Over 3000 died in the sub-zero hell of the seas of the Arctic, ferrying vital supplies to the Soviet Union in a desperate attempt to keep them in the war against Nazi Germany. Seventy years after their sacrifice, these men are to be recognized with the Arctic Star medal.
Captain Richard Onslow's account of the attempts to rescue sailors from the sunken destroyer Somali, quoted in Mike Walling's Forgotten Sacrifice, shows the horrifying risks faced by these men;
'It was heartbreaking work. The ship was rolling drunkenly and we were drifting so fast that inevitably a few of those in the water were trapped under our bilge keel before we could grab them...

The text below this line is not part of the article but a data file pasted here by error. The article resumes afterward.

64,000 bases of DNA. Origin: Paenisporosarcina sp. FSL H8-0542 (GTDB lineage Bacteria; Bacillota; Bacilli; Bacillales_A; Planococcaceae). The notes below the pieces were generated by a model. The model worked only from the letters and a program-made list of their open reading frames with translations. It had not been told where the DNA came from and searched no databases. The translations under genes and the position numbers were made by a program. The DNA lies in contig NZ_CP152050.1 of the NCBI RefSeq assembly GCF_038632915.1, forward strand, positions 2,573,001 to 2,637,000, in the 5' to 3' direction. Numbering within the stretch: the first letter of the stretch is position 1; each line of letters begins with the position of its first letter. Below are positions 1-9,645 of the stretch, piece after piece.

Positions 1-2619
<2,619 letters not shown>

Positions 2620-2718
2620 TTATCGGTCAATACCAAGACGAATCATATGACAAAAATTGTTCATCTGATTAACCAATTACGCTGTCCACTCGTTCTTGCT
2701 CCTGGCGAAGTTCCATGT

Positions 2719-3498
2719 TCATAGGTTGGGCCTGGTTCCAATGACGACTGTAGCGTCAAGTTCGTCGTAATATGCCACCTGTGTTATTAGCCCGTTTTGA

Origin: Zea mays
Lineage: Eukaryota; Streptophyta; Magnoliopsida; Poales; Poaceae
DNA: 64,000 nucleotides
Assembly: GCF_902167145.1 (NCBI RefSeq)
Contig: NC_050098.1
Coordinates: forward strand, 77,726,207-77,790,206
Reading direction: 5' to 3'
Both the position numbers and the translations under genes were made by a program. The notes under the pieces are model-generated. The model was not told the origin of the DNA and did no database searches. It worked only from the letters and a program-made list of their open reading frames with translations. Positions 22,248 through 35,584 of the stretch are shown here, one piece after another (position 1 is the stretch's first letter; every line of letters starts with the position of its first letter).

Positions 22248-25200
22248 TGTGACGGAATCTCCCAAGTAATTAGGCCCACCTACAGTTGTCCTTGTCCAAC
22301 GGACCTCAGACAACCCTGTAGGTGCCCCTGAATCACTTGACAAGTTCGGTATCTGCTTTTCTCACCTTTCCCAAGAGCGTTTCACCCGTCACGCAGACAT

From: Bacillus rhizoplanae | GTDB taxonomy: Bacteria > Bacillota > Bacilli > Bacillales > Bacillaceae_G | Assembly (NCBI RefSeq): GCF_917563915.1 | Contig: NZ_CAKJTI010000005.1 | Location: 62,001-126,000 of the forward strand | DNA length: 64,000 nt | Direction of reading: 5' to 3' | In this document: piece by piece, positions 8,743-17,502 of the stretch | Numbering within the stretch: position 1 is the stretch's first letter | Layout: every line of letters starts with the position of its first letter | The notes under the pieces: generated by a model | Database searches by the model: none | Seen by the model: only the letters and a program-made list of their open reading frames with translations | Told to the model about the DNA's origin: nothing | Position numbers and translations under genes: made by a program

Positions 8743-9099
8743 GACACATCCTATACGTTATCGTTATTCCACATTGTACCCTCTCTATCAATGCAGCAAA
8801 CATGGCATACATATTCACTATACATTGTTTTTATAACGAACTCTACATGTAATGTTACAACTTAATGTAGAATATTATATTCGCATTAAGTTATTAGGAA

We could only pray that the ships to the windward would see them in the blinding snow and spindrift. I was proud of our men that night. Many of them showed great courage and endurance, particularly those who went over the side, at the risk of themselves being caught under the bilge keel. But their courage was of little avail. Of those they brought on board none was still breathing, and only one responded to artificial respiration.'
The Ministry of Defense also announced that veterans of Bomber Command who flew at least one mission with an operational unit will receive a clasp to their 1939-1945 Star.
Veterans and their families ares being encouraged to apply for the medal now. More information about the procedure can be found on the Veterans UK website.
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